The scale of the work undertaken by the manufacturers of textile dyes and chemicals to be in compliance with the European Union’s REACH regulations is nothing short of breathtaking.
REACH – Registration, Evaluation, Authorization and Restriction of Chemicals – mandates that listed chemical substances manufactured and marketed into the EU have to be registered with the new European Chemicals Agency (ECHA) in Helsinki.
It has been introduced in phases, with a first deadline in 2010, a second in 2013 and a third which took effect from June 2018.
The third phase applies to all listed chemical substances manufactured and marketed into the EU in quantities of over 1 ton (1,000 kg) and as such, has required significantly greater attention than the previous two phases.
Even for the major global manufacturers of differentiated textile dyes and chemicals – including Archroma, DyStar and Huntsman Textile Effects, who are all leading ITMA exhibitors – the task has proved daunting.
Archoma says it has made an investment of some US$14.5 million to register just 135 substances for this third phase of REACH, and DyStar estimates it has cost the industry in total around €2 billion in additional tests and the production of over 80,000 new registration documents.
According to Huntsman, 20,723 registration dossiers for substances were submitted to ECHA by the 2010 deadline, covering 3,400 substances and a further 9,084 registration dossiers were submitted by the 2013 deadline, covering a further 3,000 substances.
“In the beginning we started with the registration of some rather big volume items, but at the end, the handling of dozens of small but nevertheless important items all needed to be managed in parallel,” says Dr Clemens Grund, Dystar’s senior director of global technology and ecology, adding that the workload at the testing institutes was very challenging and the ECHA now expects the dossiers to be regularly updated at six-month intervals.
Since the beginning of REACH, much European production of dyes and chemicals has migrated to Asia, but the EU has set a benchmark that is now being copied elsewhere.
Turkey, for example, introduced its own REACH-like legislation in 2017, representing a further challenge for the globalised manufacturers. China, India and South Korea are also planning similar programmes.
In China, over 100 dyeing and finishing plants have already been closed down in the past three years as a result of stricter new environmental regulations and an estimated 1,400 are being made to comply with much tougher standards and to adopt new sustainable technologies, including cleaner dyes and chemicals.
Currently, much higher prices are being commanded for many dyes and chemicals, as well as shortages of certain key ingredients for formulating them, as the global market adjusts to these new circumstances, with smaller dye producers in particular, reporting operational difficulties.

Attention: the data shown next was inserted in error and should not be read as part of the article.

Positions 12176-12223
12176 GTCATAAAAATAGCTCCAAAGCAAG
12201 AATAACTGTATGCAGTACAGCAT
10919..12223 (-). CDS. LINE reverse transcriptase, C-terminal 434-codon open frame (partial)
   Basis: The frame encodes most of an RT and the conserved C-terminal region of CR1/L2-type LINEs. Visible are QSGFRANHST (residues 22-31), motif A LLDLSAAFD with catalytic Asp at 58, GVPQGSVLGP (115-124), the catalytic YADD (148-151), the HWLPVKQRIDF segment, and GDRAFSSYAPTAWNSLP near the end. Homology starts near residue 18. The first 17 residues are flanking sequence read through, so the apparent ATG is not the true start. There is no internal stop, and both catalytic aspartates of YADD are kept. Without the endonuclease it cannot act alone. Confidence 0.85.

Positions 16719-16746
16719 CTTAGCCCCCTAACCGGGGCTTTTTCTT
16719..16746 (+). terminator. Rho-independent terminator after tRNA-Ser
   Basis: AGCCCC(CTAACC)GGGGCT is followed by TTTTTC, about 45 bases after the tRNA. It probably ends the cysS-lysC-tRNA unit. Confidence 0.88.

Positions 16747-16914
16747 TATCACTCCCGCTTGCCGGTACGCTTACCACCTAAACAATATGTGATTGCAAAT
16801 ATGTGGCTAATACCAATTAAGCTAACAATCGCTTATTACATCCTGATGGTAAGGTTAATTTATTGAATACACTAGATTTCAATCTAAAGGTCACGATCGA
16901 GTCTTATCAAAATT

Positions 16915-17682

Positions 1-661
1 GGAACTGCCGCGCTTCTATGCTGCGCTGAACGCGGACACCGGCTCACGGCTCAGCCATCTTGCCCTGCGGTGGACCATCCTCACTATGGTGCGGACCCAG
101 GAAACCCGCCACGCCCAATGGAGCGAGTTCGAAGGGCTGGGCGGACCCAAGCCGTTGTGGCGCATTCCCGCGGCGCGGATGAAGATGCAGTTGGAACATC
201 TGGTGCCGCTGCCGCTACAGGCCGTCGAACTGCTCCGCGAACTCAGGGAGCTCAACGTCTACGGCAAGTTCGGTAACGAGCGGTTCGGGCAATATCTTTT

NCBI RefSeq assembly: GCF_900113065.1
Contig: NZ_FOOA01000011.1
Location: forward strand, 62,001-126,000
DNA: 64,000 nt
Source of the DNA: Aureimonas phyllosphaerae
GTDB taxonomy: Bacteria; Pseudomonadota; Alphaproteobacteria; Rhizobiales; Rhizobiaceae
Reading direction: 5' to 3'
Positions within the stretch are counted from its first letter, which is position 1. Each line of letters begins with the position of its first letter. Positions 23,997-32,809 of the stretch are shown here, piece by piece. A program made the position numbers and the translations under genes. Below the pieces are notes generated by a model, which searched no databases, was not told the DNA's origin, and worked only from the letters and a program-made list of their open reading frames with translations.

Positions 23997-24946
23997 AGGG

The willingness of the market leaders to innovate with sustainable new products, however, remains undimmed.
Archroma, for example, has been promoting its Advanced Denim dyeing technology which allows savings of up to 92% in water, 87% in cotton waste and 30% in energy, compared to a conventional denim dyeing process.
Archroma’s EarthColors technology turns non-edible waste products into new dyes. | Photo credit: Archroma
Its EarthColors technology meanwhile promotes the concept of 100% traceable dyes which are from non-edible waste products that have been collected from the agriculture and herbal industries. These plant-based dyes are sourced from up to 100% renewable resources.
Earlier this year, the Dutch brand G-Star Raw launched the world’s first Cradle to Cradle (C2C) Gold level certified denims by partnering with Dystar denim manufacturer Artistic Milliners. These denim fabrics are based on the cleanest indigo technology ever to be formulated, using 70% fewer chemicals, no salts and producing no salt by-product during the reduction and dyeing process, consequently saving water and leaving clean and recyclable water effluent.
Dystar has helped denim manufacturer G-Star to launch the most eco-friendly denim jeans to date.
Among the latest products from Huntsman Textile Effects is Phobotex RSY which raises the bar in the field of non-fluorinated durable water repellents (DWRs). This new product is allowing brands and retailers to meet global demand for eco-friendly clothing requiring extreme rain and stain protection. The industry continues to shift away from traditional formulations based on perfluorinated chemicals (PFCs) due to environmental health and safety concerns.
Phobotex RSY from Huntsman Textile Effects raises the bar in the field of non-fluorinated durable water repellents (DWRs).
Further sustainable innovations will be detailed at the 3rd Textile Colourant and Chemical Leaders Forum which will be held alongside the next ITMA on June 23 2019. The forum’s theme is The Circular Economy and Resource Sustainability Strategy.
“Discussions will centre on the circular economy and resource sustainability strategy and how textile chemicals and innovative and cleaner technologies can support it under the influence of Industry 4.0 as an emerging strategic concept,” says Andrew Filarowski, chairman of the forum’s organising committee and technical director of the Society of Dyers and Colourists. Details can be found here. ITMA 2019 exhibitors are invited to submit their papers for the forum. The submission deadline is 15 October 2018.
Adrian Wilson is an experienced analyst and writer specialising in textiles, nonwovens and composites, and current editor of Sustainable Nonwovens, Smart Textiles and Nanotechnology.